Producer Pat Hannon and I have been making radio programmes in various ways together for over thirty years. Pat has always been an producer and has made it his life’s work to share his passion and knowledge of radio with thousands of students over the years as a lecturer at DIT. I, on the other hand, have been principally involved with the technical operations and engineering side of radio and so Pat has been very patient with me as I’ve moved to the presenter side of the desk for the very first time with Sea Stories. I suppose it’s helped that I’ve been a sailor for more than 40 years and have crossed oceans on small boats but this series would never have been made if it hadn’t been for Pat’s vast experience, skill and encouragement. Did I mention his patience too?
Since the pioneering days of independent local radio in Ireland we have both shared a belief that radio can be so much more than just a source of background music, it can make a very personal connection between people to share ideas and even inspire.
Nearly all the interviews were conducted at sea, sailing on Dublin Bay or out past Dalkey Island, across Killiney Bay and south to Bray Head. Others were conducted on boats in harbour or where boats were being crafted (Bray Drollens) or where histories are stored (Arklow Maritime Museum). My guests and I sailed the boat, chatted and admired the scenery and Pat balanced on the edge of the cockpit wearing headphones and juggling a digital recorder and microphone. All the sound effects are real and the sloshing of the sea you hear is the water rushing past the hull as we sailed along. Many times we’d have to stop talking to turn the boat, adjust the sails and one time even carry out a man overboard practice!
The programme 1 of ARC (Atlantic Rally for Cruisers) took us way further than Dublin Bay! It was recorded over a period of three weeks while we sailed across the Atlantic for St Lucia in the Caribbean. Making radio involves recording hours of ‘tape’ and the finished programmes are then distilled and mixed-down to suit the listener’s available time. Ironically, the ARC reunion was recorded on land on an unbelievably stormy day in Dun Laoghaire one year on from our return home (it sounds like we’re rounding Cape Horn!).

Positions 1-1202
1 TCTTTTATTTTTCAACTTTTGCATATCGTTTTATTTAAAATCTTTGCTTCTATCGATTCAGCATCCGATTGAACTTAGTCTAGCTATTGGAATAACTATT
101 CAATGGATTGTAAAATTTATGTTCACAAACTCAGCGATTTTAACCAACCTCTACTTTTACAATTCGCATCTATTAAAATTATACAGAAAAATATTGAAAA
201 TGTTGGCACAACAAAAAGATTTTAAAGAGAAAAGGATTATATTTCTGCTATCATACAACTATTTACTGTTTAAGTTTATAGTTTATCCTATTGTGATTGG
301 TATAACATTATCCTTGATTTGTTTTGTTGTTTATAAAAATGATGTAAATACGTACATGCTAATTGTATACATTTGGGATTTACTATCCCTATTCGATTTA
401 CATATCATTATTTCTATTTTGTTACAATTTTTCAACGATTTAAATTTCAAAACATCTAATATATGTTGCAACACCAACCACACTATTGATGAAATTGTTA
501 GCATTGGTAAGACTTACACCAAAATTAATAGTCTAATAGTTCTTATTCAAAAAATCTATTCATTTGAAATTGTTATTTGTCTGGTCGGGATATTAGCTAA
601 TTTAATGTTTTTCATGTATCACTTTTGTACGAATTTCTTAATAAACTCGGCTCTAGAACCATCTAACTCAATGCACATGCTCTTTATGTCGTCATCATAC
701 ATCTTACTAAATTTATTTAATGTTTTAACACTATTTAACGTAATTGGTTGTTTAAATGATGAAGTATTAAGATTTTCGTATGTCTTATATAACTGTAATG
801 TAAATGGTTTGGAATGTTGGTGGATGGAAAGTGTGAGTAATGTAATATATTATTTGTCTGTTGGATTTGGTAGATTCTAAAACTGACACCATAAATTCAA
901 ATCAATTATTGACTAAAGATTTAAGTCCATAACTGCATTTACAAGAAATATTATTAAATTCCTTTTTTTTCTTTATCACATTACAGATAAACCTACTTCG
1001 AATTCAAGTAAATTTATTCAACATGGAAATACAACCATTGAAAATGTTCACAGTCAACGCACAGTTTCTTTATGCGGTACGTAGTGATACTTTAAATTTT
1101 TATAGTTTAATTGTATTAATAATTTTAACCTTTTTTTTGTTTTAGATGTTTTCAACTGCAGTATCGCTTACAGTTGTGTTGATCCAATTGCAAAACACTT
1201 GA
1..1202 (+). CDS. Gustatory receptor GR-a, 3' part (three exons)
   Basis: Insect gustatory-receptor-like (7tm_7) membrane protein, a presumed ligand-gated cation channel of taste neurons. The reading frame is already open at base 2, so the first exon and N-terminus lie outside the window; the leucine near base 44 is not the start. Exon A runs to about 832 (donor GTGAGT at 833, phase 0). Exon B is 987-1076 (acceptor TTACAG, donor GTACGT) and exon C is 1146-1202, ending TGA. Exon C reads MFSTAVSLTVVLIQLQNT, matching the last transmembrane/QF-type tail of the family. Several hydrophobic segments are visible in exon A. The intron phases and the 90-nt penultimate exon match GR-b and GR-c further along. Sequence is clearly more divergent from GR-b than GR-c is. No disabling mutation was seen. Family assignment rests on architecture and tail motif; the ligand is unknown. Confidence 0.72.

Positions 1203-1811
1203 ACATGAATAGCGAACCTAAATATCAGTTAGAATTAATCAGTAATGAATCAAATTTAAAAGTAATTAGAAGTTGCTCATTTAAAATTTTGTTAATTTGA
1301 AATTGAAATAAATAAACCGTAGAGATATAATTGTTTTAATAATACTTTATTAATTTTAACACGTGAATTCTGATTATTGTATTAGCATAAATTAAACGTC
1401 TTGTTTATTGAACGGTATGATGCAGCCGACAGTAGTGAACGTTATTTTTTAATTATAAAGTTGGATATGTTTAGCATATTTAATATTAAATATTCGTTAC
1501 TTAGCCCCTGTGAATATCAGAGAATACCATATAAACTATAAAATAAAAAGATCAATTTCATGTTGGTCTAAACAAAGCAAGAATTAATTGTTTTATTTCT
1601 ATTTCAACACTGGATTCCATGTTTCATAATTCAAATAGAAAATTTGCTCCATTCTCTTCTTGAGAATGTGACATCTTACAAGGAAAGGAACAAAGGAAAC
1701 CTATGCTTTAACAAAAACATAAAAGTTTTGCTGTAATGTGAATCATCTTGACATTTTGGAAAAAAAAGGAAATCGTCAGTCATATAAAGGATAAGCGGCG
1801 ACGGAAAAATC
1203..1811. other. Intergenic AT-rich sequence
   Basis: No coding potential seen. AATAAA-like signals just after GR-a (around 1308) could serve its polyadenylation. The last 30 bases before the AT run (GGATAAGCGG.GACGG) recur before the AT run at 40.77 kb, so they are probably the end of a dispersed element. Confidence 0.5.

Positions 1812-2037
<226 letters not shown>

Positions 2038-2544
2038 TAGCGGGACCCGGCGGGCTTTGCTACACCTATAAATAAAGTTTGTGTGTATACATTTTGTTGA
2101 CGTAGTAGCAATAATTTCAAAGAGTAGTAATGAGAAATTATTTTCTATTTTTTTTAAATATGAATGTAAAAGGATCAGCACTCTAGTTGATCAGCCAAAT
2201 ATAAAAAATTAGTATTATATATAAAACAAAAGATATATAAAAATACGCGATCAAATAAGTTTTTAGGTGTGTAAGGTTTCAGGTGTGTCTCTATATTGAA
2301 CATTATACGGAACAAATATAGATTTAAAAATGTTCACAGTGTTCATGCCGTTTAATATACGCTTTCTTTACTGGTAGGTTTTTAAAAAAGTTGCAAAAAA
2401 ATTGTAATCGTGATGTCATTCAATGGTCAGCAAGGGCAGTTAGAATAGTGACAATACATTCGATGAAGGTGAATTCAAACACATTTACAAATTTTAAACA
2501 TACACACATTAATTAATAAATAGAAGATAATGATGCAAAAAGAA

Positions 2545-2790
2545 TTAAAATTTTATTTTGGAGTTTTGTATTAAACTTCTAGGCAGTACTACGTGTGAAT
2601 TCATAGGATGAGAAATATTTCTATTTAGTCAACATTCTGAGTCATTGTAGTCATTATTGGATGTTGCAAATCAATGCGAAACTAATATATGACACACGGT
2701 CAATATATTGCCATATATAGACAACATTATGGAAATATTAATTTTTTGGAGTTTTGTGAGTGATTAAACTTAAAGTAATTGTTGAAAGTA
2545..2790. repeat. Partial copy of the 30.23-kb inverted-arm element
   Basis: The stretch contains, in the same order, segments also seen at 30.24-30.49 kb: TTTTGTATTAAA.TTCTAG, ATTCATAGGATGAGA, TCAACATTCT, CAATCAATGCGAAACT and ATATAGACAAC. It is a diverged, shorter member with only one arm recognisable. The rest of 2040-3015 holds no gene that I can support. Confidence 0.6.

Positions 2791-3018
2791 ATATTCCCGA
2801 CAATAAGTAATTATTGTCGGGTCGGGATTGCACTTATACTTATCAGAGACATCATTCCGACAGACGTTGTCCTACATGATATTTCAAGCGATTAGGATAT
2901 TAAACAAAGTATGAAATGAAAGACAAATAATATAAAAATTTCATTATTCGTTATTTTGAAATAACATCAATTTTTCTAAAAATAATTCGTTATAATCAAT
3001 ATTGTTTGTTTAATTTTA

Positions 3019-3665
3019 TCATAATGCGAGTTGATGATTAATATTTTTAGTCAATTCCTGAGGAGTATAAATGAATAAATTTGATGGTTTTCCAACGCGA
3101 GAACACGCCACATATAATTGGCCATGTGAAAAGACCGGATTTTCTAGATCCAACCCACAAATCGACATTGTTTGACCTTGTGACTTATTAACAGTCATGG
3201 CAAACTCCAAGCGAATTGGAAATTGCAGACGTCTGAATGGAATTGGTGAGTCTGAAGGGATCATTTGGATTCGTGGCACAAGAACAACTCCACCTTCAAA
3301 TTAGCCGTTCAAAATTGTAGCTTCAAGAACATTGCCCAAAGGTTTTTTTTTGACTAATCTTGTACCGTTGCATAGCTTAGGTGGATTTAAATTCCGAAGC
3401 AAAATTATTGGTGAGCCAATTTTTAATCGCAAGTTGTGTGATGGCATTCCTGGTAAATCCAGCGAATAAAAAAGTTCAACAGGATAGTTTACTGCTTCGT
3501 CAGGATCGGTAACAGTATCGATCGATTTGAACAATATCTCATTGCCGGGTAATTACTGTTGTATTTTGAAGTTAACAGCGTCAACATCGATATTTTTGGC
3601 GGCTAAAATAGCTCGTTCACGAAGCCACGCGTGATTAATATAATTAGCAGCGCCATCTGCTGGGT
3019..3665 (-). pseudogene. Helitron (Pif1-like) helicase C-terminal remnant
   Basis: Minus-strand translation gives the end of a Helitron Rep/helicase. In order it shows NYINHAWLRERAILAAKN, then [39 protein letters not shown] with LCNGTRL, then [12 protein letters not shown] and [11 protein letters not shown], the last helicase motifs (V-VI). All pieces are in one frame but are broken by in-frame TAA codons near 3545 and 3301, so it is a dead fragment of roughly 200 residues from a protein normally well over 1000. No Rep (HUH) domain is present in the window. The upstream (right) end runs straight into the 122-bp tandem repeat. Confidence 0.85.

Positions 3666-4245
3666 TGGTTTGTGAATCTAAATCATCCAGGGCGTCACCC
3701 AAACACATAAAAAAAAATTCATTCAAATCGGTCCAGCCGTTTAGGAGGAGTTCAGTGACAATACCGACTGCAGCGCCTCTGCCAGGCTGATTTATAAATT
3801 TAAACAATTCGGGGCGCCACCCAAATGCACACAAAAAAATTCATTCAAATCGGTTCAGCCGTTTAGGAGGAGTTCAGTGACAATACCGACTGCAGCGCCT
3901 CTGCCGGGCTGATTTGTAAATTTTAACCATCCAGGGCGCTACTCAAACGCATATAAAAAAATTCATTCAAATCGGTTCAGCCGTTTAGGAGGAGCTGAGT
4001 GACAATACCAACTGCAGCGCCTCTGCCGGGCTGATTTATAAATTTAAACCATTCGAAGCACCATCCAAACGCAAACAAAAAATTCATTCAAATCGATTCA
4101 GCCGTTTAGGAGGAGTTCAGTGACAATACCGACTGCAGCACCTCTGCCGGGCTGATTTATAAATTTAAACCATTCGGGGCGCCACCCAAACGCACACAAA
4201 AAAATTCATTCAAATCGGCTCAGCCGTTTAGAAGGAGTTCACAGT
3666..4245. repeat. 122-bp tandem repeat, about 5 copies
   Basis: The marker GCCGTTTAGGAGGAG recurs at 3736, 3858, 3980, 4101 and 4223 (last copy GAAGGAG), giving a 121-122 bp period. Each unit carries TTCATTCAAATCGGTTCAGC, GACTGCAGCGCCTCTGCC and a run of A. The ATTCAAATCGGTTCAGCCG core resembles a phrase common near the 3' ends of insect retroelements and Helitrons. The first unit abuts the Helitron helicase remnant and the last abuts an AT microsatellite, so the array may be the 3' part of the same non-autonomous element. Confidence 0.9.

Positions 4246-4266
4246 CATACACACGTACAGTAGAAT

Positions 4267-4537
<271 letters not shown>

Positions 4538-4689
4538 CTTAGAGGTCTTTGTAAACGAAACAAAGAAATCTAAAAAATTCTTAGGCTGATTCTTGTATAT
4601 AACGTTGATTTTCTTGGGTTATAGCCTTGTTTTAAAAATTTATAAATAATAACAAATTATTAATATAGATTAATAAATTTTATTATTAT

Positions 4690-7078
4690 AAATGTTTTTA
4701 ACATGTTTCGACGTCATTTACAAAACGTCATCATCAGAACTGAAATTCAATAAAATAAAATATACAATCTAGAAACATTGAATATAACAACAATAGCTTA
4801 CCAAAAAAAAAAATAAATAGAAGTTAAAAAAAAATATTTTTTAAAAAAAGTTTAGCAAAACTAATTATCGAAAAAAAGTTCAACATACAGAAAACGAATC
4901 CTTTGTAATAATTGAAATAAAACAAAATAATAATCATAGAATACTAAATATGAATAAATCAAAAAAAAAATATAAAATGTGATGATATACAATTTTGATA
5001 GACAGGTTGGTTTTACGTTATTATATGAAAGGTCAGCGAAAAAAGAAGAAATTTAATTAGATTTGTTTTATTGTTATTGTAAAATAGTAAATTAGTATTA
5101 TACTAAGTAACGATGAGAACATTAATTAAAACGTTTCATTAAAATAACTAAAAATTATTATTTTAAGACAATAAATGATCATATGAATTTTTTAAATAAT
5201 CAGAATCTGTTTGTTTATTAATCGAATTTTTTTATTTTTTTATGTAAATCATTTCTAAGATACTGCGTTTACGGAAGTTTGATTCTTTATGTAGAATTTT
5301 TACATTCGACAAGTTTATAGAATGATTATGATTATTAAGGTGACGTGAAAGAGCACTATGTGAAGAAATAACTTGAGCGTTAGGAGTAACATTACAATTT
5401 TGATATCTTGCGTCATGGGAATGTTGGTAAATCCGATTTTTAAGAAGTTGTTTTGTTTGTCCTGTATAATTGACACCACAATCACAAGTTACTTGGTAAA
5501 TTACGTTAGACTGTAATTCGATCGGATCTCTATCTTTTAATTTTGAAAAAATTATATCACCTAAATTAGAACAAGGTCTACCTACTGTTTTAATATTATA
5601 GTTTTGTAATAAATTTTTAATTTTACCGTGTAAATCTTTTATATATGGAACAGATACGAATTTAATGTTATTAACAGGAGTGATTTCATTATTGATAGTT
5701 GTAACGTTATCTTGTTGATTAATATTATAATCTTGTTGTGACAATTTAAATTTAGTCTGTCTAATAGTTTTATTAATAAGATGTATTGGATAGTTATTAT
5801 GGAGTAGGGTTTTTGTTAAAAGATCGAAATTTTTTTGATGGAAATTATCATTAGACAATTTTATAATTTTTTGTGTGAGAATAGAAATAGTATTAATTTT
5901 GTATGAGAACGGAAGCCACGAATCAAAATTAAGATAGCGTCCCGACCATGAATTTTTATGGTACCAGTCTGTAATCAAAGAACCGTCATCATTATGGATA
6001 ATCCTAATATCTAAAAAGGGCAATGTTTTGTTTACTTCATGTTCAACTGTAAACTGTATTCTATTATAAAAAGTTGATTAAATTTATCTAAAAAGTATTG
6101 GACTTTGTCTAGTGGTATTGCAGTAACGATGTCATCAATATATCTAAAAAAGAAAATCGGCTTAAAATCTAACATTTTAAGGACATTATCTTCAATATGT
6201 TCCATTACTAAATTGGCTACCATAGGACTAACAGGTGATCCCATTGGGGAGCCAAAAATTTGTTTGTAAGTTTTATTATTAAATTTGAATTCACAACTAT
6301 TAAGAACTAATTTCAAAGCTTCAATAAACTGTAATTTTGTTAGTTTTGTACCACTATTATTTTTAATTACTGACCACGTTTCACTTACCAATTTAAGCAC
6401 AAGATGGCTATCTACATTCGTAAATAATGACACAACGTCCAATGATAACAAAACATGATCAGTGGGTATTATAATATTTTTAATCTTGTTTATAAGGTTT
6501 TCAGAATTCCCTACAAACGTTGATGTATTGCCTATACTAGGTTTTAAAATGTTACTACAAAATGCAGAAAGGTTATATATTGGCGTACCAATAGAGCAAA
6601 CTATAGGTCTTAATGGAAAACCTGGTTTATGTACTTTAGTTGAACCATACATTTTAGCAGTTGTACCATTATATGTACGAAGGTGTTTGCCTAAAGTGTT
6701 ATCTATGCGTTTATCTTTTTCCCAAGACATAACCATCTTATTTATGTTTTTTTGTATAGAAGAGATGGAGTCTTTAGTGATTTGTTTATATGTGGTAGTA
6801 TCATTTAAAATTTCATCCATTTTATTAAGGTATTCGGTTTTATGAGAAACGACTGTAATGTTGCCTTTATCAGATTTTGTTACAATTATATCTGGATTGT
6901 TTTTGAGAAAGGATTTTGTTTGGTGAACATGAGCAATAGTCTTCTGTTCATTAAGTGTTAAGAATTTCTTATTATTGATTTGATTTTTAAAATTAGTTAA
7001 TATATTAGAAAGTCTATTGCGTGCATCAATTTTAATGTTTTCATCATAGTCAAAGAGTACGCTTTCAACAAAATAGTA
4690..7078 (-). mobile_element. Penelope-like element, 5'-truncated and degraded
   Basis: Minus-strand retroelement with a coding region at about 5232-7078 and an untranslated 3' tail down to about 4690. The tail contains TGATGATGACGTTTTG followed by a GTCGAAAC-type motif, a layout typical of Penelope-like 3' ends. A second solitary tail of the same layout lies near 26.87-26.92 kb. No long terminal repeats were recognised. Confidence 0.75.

Our subjects, our guests on air, were all unbelievable good humoured and helpful. There is something very calm and generous about those who have sailed oceans; who have had time to think on what’s important in life and have in one way or other completed many adventures just beyond normal comfort zones. We are extremely grateful to everyone who put themselves through the ordeal of being interviewed by a novice presenter!
Our series was made with support from our national Broadcasting Authority of Ireland. The BAI’s Sound & Vision scheme was set up to encourage programmes like this and many other diverse formats; without their support our series would not have been possible. It is a programming support scheme which is operated by the BAI which is funded through the television licence fee. Their help and support has been invaluable and each year enables new programme from stations and independent producers to reach the airwaves.
It’s been great fun, a real learning experience and I’ve had the chance to meet, talk with and even sail with many very interesting and generous people. I’m fortunate too that my family are sailors and understand the subject so well. My wife Aine grew up in a sailing family so she knows boats and all that’s involved in making this series. She has been a great source of encouragement, she has been particularly supportive in doing the transatlantic programme, sailing the ARC and all the work that went into that. I am especially grateful to her for her enthusiasm and support. I want to also mention my son Eoin who is our web specialist and designer and his friend Ruth who wrote our music (see their profiles elsewhere on this web site).
My final word must go to Pat Hannon, our esteemed producer, who’s the real skill behind this series and the inspiration for developing SeaStories.ie beyond today.
Thank you to all involved.